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Colonial Cases

Savage v. Tyree, 1875

[breach of contract]

Savage v. Tyree

United States Consular Court, Shanghai
Source: The North China Herald, 24 April 1875


  Judgment was delivered yesterday at the U.S. Consulate-General, in a cause Henry Savage v. A. F. Tyree, which involves a rather curious point.  The plaintiff sued to recover on a time bargain for lead.  Defendant alleges that never made the contract.  There were two brokers concerned - Mr. Gore-Booth who sold to Mr. Savage, and Mr. Limby who says he sold through Mr. Gore-Booth on behalf of the Defendant; both the brokers' contract notes were handed in.  But they differ in date and in price, and Mr. Limby's note mentions - not a specific quantity of lead sold to plaintiff, but a lump quantity of 200 tons sold to "Sundry Foreign Merchants."  The Court decided against plaintiff, holding that one broker cannot employ another to do busyness entrusted to him, without authority from his principal, and that Mr. Gore-Booth cannot therefore bind the defendant.

The North China Herald, 1 May 1875
Shanghai, April 23rd
Before GEORGE F. SEWARD, Esq., United States Consul-General.
  The Petition in this matter sets forth that the plaintiff is a British subject resident at Shanghai, and the defendant a citizen of the united States, and at the moment within the jurisdiction of the Court; and that the defendant has failed to deliver 25 tons of L.B. Lead, bought from the defendant's agent, H.J. Limby through plaintiff's broker, R. H. Gore-Booth.
  Attached to the petition is the broker's note, which reads as follows:-
Shanghai, 6th Nov. 1874
H. SAVAGE, Esq.,
  SIR, - I have this day bought from A.P. Tyree Esq. (of Ningpo) L.B. Tons 25, Twenty-five tons L.B. Lead, at Tls. 5.92 ½ (five ninety-two and a half taels) delivery two months'; payment cash.
Your obedient servant, R. H. Gore-Booth.
 Upon this contract the plaintiff claims for One hundred and sixty-five Taels, being the enhanced value of the Lead at the day when the contract fell due.
  The defendant alleges that he is not acquainted with the plaintiff nor with Mr. Gore-Booth, that he has not transacted any business with or through these persons, that he has not made a contract with the plaintiff as alleged, or in any other way for the delivery of twenty-five tons of Lead, and that he has not employed Mr. Limby in the capacity stated by the plaintiff, or authorized him to sell any goods for him through any other person.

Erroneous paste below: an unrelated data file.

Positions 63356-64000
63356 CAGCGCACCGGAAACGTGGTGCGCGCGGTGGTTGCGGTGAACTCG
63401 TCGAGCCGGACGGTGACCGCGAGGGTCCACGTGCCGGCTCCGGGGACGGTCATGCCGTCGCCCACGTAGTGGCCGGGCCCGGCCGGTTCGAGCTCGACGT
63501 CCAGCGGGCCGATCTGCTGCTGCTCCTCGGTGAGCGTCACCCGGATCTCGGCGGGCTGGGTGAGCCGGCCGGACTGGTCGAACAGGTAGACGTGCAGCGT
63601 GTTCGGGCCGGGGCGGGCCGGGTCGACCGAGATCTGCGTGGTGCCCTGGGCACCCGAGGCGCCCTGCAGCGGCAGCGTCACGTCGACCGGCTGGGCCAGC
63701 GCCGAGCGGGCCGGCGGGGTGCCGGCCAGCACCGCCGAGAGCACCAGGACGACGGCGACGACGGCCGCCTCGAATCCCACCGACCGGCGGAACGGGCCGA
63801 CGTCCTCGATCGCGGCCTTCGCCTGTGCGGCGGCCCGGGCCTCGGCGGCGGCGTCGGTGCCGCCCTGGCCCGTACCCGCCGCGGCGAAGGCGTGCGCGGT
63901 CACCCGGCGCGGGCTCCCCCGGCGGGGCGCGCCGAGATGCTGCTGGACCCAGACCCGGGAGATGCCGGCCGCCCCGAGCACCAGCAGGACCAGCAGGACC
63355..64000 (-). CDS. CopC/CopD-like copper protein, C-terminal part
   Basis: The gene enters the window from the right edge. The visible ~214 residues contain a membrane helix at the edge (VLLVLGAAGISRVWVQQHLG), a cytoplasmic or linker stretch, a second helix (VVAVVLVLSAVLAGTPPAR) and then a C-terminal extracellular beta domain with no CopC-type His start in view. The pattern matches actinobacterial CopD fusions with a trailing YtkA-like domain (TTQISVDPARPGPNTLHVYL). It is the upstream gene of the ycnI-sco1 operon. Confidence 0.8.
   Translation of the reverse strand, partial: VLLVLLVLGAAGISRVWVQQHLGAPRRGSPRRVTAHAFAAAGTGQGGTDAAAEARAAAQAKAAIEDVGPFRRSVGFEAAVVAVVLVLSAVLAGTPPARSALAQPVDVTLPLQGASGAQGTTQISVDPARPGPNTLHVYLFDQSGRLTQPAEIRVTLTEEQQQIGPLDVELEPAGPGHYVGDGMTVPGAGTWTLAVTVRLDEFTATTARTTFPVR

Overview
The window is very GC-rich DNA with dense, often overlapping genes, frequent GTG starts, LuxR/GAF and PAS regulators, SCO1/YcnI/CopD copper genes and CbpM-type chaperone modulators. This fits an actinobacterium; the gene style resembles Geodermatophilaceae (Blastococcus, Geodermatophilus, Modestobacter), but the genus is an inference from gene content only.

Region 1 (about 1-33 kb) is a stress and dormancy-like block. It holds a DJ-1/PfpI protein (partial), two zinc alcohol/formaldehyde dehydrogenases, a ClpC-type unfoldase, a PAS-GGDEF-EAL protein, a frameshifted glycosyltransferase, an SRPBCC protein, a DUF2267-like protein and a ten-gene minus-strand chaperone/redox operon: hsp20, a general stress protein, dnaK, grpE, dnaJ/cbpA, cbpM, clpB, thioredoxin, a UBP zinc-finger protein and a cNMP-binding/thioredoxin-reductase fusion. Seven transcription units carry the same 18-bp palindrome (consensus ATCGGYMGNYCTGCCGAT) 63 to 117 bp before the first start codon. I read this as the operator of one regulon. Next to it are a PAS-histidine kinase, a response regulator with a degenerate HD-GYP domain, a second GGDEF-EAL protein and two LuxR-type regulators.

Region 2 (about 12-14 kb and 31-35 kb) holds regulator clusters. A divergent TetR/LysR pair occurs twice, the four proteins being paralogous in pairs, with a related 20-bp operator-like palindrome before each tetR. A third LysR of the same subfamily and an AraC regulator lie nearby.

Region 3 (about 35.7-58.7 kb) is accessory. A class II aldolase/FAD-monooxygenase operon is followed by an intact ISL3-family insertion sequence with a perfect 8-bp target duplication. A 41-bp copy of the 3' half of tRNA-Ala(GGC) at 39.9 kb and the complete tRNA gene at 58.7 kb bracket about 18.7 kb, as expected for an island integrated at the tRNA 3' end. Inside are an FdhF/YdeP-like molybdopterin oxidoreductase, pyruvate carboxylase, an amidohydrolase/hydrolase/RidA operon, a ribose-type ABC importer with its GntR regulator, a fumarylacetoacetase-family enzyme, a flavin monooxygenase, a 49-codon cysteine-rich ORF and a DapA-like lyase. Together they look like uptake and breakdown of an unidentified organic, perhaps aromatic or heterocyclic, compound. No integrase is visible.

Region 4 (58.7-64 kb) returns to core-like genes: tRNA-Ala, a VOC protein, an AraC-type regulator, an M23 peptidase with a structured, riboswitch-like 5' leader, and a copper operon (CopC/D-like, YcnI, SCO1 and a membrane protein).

Thad plaintiff offers in evidence the statements of Mr. Limby and Mr. Gore-Booth, and, among other documents, hands in an admitted copy of the broker's note rendered to the defendant, which is as follows:-
Shanghai, 5th Nov ember, 1874
P. TYREE, Esq. Ningpo.
DEAR SIR, - We have this day sold on your account to sundry Foreign merchants 200 tons (Two Hundred Tons) pigs L.B. Lead at Tls. 5.85 per picul - delivery two months.  Payment as customary.
Yours faithfully, H. LIMBY & Co.
Confirmed, A. P. TYREE.
  In his evidence, Mr. Limby states that the 25 tons of Lead bought by the plaintiff through Mr. Gore-Booth, was a part of the lot sold, as shown in the above note.
  Without entering father upon the evidence adduced, I notice the following points:-
1st.  That the plaintiff claims to have bought through Mr. Gore-Booth as broker.
2nd. That the defendant is said to have bought through Messrs. Limb y & Co. as Brokers.
The capacity in which Mr. Gore-Booth acted is asserted by the plaintiff himself.  The capacity in which Messrs. Limby & Co. acted may be inferred from the contract note, and is perfectly established by the tenor of the correspondence which passed brighten the defendant and them.
  I believe it to be a principle of law that one Broker cannot employ another to do business entrusted to him without authority from his principal.  There is no evidence that such authority was given in this case.  The act of Mr. Gore-Booth, therefore, cannot bind the defendant.
  That his act should not bind the defendant will be more evident when it is noticed that the contract notes do not agree in date, and more particularly in the prices stated.  The difference is prices somewhat exceeds the amount which the brokerage at the usual rate of 1 per  cent would have come to, and indicates that the brokers considered themselves entitled to two commissions, or to so much of two commissions as the transaction would allow.  This way of doing business might be regular enough if Messrs. Limby & Co., were ac ting as the defendant's agents or factors, but all the circumstances should have indicated to them that they were not acting in that capacity.  And, looking to the different prices stated, it may well be doubted whether the defendant would have been bound to fulfil the sale had Messrs. Limby & Co. themselves concluded the assumed bargain.  I take it that a Broker's bought and sold notes are valuable only as evidence of a contract, and that if they differ, belying the amount of the commission (which should be stated in them), they become valueless.
  I think also that a Broker's note should mention the principals, for otherwise it may be difficult to establish between them any privity of contract.  I do not know that this is essential, but it would certainly be better.
  For the reason stated, I therefore dismiss the petition.  The plaintiff will pay the costs of the court, which amount to $44.52.  These do not include the defendant's costs in coming from Ningpo, as I have no evidence upon this head.

Published by Centre for Comparative Law, History and Governance at Macquarie Law School